The holy grail of national parks and the former home of the legendary John Muir, who was quoted saying, “No temple made with human hands can compare with Yosemite.” The park is visited by 3.3 million people every year, so you if you're on the fence about whether or not you should go, you should probably just get your shit together and go. Yosemite is one of those places that can’t really be exaggerated. The whole feel of the place is surreal. It is everything that it’s cracked up to be.
A quick Google search on the way there informed us about some of the things we shouldn’t miss. Once a year, in mid to late February, the angle of the earth, sun and the placement of Horsetail Falls all combine to generate an incredible phenomenon — The Firefall.
As the sun goes down over the horizon, the last rays of sunlight crawl along the cliff face until they catch the water. The falling water refracts the reddish orange sunlight, giving the falls the appearance of being on fire. It was quite a sight to see dozens of photographers with their tripods and cameras set up, all patiently waiting to capture the annual event. But this is by no means the only thing to see in Yosemite. In fact, you would need far more than a day to see everything. Half Dome, El Capitan — one of the largest granite monoliths in the world — Yosemite Falls, and the list goes on.
Sequoia National Forest.
As the name suggests, this forest contains Sequoiadendrongiganteum, commonly known as the Giant Sequoia. At least three species of tree grow taller and two grow wider. But in terms of volume, the Giant Sequoia is the largest tree in the world. Our plan was to go and see the largest Sequoia, effectively the largest tree in the world.
Our adventure is quickly foiled by a road closed sign, so we turned back and make for the Widest Sequoia.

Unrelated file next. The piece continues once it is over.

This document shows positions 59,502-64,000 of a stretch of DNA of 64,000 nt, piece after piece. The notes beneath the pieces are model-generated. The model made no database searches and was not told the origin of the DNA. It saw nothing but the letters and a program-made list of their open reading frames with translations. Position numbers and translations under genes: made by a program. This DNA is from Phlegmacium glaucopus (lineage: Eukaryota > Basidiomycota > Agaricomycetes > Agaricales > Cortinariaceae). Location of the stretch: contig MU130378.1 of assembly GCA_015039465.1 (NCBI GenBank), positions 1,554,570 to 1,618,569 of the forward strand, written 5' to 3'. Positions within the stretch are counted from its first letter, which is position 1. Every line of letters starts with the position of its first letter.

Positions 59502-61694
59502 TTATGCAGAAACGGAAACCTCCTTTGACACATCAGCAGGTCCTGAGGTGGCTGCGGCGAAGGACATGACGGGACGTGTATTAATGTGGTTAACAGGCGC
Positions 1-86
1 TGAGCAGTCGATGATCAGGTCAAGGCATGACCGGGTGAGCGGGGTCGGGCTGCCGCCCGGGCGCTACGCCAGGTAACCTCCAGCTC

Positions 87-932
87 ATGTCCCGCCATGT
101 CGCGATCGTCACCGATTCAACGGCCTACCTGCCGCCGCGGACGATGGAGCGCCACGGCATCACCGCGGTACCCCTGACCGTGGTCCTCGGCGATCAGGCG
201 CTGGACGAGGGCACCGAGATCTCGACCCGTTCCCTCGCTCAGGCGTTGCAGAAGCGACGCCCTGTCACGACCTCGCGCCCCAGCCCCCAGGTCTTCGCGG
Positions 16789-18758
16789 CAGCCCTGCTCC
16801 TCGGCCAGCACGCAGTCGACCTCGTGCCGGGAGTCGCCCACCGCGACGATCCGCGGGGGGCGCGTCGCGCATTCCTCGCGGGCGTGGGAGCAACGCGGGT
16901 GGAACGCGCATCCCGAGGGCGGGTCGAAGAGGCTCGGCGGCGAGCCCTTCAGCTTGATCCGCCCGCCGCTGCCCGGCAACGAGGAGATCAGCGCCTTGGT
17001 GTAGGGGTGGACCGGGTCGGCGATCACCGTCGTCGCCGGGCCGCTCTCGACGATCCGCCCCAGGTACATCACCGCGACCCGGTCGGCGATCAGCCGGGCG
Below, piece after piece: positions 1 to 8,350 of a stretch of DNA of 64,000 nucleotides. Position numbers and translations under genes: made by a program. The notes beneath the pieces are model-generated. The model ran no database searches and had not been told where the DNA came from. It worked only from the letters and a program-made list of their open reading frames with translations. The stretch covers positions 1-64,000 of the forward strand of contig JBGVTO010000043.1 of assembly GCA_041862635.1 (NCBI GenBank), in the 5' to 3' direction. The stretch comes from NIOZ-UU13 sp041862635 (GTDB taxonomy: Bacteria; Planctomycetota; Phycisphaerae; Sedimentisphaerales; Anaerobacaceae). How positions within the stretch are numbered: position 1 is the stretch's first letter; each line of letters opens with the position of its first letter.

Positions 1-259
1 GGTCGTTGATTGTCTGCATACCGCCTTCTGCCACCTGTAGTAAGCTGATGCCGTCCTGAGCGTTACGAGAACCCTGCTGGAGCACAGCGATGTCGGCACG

Good enough. (pics of sequoia and person). As a student in the Faculty of Forestry, I'm no stranger to huge trees. The Douglas firs and coastal hemlocks surrounding UBC are no small fry, but the sheer girth of these Sequoias is astounding. After wandering on, off and around the trails for far longer than we should, we make our way back to Turlock.
“I don’t like the look of this place,” said Jojo, rightfully so. Two Dobermans bark and throw themselves at fences as we make our way into a Mexican restaurant, complete with boarded up windows. Let me just say this — California has some seriously delicious Mexican food.
California, it’s been grand. I truly would go back at a moment's notice and I really hope to live there someday. I have just never been to a place with such a high density of microclimates! Taking Turlock as a starting point: if you drive one hour west, you hit the Pacific. If you drive four hours south, you start to hit desert. One hour east, rolling green hills as far as your eye can see. Another hour east, and you hit Yosemite. There’s also the people, the food, the $13.75 1.75L bottles of vodka at Costco and the sunsets. Someday, California, you will be mine. But as of right now, UBC is calling my name and the car rental company is about to be on our ass. Until next time, it’s been a blast!